Another Labour MP is out at the next election and more are likely to follow after former Cabinet minister David Benson-Pope lost a messy selection battle.
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Mr Benson-Pope insisted yesterday that he remained loyal to Labour despite being ousted after a fall from grace.
An elected Labour Party official, Clare Curran, won selection for his Dunedin South seat on Saturday, and a list placing is unlikely.
The vote came ahead of Labour's first caucus meeting of the year today, where MPs are expected to be reminded of the need for discipline.
Mr Benson-Pope yesterday rejected suggestions by National that he would contest the seat against Ms Curran as an independent.
"I value loyalty and I've been a very loyal member of the Labour Party."
Mr Benson-Pope was widely tipped to lose the selection battle after a rocky few years, culminating in his resignation from Cabinet last year over misleading statements about the extent to which he knew about the effective sacking of Environment Ministry staff member Madeleine Setchell over her relationship with National Party chief of staff Kevin Taylor.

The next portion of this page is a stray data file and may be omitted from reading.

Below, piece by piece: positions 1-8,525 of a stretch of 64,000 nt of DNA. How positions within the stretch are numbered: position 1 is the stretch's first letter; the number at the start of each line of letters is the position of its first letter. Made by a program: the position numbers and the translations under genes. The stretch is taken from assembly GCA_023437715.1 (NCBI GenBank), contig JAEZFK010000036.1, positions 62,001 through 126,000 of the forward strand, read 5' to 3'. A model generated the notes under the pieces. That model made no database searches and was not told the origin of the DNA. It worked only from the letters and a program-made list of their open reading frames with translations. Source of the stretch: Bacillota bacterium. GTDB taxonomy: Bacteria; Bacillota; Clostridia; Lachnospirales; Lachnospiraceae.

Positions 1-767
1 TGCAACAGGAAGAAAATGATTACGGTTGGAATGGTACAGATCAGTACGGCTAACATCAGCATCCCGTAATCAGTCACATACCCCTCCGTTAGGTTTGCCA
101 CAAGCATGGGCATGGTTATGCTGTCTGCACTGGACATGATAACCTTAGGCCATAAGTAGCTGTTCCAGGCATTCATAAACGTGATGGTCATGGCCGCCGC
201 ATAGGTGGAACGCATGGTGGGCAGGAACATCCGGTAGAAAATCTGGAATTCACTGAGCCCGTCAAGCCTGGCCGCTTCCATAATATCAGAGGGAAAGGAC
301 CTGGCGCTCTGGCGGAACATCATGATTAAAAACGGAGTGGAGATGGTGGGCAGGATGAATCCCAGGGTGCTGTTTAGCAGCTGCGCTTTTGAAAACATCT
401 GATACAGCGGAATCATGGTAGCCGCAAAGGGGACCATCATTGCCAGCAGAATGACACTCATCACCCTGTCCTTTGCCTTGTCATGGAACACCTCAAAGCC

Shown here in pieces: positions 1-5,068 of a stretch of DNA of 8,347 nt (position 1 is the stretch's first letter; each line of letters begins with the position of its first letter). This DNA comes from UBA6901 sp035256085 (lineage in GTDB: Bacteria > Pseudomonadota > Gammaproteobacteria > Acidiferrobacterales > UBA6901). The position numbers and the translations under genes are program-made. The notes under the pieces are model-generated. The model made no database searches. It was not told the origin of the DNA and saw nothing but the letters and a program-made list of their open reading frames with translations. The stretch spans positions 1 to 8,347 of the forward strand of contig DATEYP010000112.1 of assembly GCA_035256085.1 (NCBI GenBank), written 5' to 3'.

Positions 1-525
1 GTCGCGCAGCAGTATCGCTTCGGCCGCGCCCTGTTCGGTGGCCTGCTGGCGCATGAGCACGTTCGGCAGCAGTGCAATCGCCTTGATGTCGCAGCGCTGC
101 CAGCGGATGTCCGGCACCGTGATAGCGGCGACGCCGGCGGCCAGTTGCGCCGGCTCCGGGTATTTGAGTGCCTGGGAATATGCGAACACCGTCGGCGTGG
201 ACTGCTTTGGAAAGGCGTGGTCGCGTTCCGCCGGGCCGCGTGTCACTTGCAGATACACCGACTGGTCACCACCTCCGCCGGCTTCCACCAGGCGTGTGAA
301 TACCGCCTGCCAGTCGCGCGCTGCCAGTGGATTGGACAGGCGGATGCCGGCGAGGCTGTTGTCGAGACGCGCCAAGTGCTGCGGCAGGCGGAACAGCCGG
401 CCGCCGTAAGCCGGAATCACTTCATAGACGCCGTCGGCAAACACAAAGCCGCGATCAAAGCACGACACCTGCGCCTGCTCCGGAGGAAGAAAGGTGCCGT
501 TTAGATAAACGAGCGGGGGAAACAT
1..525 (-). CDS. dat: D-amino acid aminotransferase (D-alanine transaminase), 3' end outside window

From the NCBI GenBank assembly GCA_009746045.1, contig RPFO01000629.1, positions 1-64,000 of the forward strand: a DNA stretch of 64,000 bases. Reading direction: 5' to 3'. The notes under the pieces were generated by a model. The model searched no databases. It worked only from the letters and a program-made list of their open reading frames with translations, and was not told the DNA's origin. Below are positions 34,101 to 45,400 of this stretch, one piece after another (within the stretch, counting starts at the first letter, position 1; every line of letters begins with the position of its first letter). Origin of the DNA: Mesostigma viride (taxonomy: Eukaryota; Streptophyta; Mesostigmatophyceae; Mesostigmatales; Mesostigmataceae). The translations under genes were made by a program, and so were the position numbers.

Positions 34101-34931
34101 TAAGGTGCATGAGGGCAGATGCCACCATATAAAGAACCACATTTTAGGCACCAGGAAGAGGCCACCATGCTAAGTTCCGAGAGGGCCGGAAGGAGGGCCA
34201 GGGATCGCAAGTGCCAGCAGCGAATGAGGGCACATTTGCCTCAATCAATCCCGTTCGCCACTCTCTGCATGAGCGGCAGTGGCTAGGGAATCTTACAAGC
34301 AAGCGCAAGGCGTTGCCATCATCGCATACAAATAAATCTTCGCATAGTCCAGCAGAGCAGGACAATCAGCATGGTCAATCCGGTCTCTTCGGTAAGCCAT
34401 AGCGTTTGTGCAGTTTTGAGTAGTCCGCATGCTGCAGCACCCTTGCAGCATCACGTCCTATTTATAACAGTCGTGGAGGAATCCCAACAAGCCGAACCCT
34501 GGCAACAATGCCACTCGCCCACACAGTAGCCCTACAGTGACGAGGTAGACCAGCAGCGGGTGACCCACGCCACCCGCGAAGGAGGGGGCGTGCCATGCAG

He was previously dragged into controversy over claims by former pupils that he bullied them. A police investigation decided there was a prima facie case to answer, but no charges were laid.
Prime Minister Helen Clark said yesterday that Mr Benson Pope had been a long-time Labour Party member and was a very loyal and hard working MP. "It is obviously a sad time for him."
Mr Benson-Pope joins a growing list of faces from Labour's ranks who won't be there at the next election, including current and former senior Cabinet ministers Steve Maharey, Marian Hobbs and Paul Swain. Others who are to depart include Dover Samuels, Dianne Yates, Jill Pettis and Ann Hartley.
Speaker Margaret Wilson is expected to announce her decision to quit politics soon.
But Manurewa MP George Hawkins appears to have resisted hints that it may be time to go, and party insiders are not expecting him to relinquish his Manurewa seat.
Mr Benson-Pope was elected to Parliament in 1999 after a 25-year teaching career.
Ms Curran, a former union official, has also been in the headlines, when the State Services Commission investigated the way she came to be contracted at the Environment Ministry.
A former ministry staff member had claimed Ms Curran was given a contract to be Climate Change Minister David Parker's personal watchdog but this was denied.
- © Fairfax NZ News
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